The dystopian novel that’s turning China upside down
Chan Koon-Chung’s novel Shengshi Zhongguo 2013 (which roughly translates to “The Gilded Age: China 2013”) has gone from being a marginalized, underground text — which couldn’t even get published in Mainland China — to becoming a major sensation among China’s intellectuals. And according to an essay in China Beat by Professor Zhansui Yu, Shengshi Zongguo 2013 “has changed the way that Chinese define political fiction,” and its success is due to the fact that it exposes “the shocking darkness behind [China’s] dazzling economic miracle.”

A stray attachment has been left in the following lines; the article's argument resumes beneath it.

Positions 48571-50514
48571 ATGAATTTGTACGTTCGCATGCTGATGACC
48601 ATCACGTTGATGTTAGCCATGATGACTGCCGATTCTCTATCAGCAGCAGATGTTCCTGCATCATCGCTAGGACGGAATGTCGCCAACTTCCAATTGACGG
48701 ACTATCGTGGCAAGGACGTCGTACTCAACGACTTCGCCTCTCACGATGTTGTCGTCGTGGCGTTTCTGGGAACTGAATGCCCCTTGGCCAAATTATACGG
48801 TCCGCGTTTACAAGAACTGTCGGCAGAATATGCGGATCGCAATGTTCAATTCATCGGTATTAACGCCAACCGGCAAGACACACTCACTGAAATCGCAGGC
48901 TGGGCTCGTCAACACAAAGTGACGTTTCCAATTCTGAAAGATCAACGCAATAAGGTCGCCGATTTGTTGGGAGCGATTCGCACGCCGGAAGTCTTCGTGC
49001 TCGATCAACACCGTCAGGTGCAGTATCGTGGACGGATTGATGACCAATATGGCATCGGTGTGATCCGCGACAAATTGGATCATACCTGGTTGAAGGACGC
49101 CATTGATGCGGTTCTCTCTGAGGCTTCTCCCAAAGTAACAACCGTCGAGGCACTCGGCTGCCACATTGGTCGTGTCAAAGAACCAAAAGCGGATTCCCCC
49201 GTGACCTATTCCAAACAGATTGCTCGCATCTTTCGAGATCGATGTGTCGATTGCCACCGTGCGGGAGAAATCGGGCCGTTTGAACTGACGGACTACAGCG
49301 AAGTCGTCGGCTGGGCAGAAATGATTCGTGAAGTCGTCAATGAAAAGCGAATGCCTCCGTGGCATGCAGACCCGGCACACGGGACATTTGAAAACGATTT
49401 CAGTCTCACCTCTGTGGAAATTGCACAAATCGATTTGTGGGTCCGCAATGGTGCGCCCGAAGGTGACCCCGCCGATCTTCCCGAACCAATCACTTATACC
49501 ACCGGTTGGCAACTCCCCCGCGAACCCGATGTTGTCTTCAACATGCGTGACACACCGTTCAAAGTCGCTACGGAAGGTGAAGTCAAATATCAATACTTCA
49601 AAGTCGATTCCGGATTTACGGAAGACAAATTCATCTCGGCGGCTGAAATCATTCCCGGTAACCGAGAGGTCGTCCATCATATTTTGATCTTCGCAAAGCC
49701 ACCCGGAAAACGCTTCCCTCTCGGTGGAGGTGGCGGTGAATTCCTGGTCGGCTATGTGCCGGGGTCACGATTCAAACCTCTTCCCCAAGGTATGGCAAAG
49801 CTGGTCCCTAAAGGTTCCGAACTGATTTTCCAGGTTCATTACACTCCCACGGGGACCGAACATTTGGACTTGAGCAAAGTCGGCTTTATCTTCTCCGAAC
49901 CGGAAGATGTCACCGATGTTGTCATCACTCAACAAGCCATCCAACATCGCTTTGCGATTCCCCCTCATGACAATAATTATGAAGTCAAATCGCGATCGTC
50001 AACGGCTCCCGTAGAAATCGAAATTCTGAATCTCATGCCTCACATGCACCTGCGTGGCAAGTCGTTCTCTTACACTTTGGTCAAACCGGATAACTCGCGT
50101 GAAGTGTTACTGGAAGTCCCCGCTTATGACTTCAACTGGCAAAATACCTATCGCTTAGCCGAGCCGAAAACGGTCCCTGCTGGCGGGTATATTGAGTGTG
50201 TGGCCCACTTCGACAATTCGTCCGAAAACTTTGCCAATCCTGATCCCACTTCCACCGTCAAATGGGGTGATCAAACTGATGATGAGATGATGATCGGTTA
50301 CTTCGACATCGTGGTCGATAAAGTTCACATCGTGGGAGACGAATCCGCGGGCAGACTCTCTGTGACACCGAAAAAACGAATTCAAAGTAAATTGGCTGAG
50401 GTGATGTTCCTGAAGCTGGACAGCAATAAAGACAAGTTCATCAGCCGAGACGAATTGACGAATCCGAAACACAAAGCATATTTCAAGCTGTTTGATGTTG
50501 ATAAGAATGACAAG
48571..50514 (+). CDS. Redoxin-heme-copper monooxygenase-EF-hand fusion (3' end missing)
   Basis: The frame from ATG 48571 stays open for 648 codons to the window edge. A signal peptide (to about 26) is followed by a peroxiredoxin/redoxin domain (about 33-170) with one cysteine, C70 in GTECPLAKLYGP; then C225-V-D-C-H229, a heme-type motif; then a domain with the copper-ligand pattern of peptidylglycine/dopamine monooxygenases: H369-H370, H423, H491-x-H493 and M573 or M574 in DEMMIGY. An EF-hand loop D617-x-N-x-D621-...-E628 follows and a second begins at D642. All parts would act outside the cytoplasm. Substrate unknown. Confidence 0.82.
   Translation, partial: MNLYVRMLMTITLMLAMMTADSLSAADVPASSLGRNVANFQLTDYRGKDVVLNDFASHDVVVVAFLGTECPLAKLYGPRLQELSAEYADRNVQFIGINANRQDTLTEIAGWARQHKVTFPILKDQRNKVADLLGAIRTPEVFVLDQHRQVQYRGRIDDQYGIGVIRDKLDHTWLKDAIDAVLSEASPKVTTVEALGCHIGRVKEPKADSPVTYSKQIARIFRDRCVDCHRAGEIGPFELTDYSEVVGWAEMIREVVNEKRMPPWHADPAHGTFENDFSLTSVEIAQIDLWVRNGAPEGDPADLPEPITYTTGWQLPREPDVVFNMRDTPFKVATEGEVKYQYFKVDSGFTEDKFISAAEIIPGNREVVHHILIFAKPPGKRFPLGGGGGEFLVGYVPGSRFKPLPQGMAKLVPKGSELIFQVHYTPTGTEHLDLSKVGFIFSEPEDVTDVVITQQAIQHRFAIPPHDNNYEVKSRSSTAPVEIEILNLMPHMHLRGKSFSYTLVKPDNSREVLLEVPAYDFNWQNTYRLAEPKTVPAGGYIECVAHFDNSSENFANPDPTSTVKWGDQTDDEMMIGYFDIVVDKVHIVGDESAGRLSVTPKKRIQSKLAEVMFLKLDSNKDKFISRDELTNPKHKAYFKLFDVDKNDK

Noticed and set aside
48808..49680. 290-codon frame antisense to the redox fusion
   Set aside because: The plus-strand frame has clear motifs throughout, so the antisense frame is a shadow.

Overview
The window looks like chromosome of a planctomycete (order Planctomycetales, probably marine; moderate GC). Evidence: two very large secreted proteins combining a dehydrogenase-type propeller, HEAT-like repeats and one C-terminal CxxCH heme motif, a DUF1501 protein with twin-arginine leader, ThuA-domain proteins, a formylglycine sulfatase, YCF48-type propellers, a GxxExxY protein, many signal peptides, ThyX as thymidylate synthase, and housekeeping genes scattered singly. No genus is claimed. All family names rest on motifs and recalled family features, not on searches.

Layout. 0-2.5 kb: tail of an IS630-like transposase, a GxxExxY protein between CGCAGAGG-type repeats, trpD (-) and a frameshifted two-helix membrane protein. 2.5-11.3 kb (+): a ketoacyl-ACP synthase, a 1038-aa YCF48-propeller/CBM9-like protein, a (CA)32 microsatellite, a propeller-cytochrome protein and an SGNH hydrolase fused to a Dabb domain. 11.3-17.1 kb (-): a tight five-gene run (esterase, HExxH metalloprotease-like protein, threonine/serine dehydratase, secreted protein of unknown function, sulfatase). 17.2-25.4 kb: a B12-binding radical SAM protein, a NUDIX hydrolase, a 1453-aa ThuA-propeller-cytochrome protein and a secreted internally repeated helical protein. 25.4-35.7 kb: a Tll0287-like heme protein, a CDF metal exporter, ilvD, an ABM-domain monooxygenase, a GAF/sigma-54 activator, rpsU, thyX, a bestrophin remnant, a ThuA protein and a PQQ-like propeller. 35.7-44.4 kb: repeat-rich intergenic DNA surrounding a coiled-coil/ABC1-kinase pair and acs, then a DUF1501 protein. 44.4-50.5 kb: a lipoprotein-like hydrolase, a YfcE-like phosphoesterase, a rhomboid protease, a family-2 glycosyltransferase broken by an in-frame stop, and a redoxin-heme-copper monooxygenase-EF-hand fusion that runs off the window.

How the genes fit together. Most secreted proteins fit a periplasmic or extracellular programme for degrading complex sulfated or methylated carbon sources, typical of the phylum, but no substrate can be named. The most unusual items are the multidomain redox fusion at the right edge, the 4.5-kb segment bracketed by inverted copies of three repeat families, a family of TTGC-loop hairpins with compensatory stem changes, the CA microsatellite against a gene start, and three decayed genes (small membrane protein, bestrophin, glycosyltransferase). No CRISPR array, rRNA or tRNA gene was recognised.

And earlier this month in The Guardian:
Workers in China grasp the power of the strike
There was no chanting, no speeches, no violence. When the workers got tired, they sat down and chatted for a few minutes. Then they got up and carried on walking until the end of the shift, marked their time cards and went home.
Industrial action does not get much lower key than this, nor does it get much more significant. The Denso strike was reported across the world because it took place on the frontline between global labour and global capital: workers in the workshop of the world had downed tools – and won.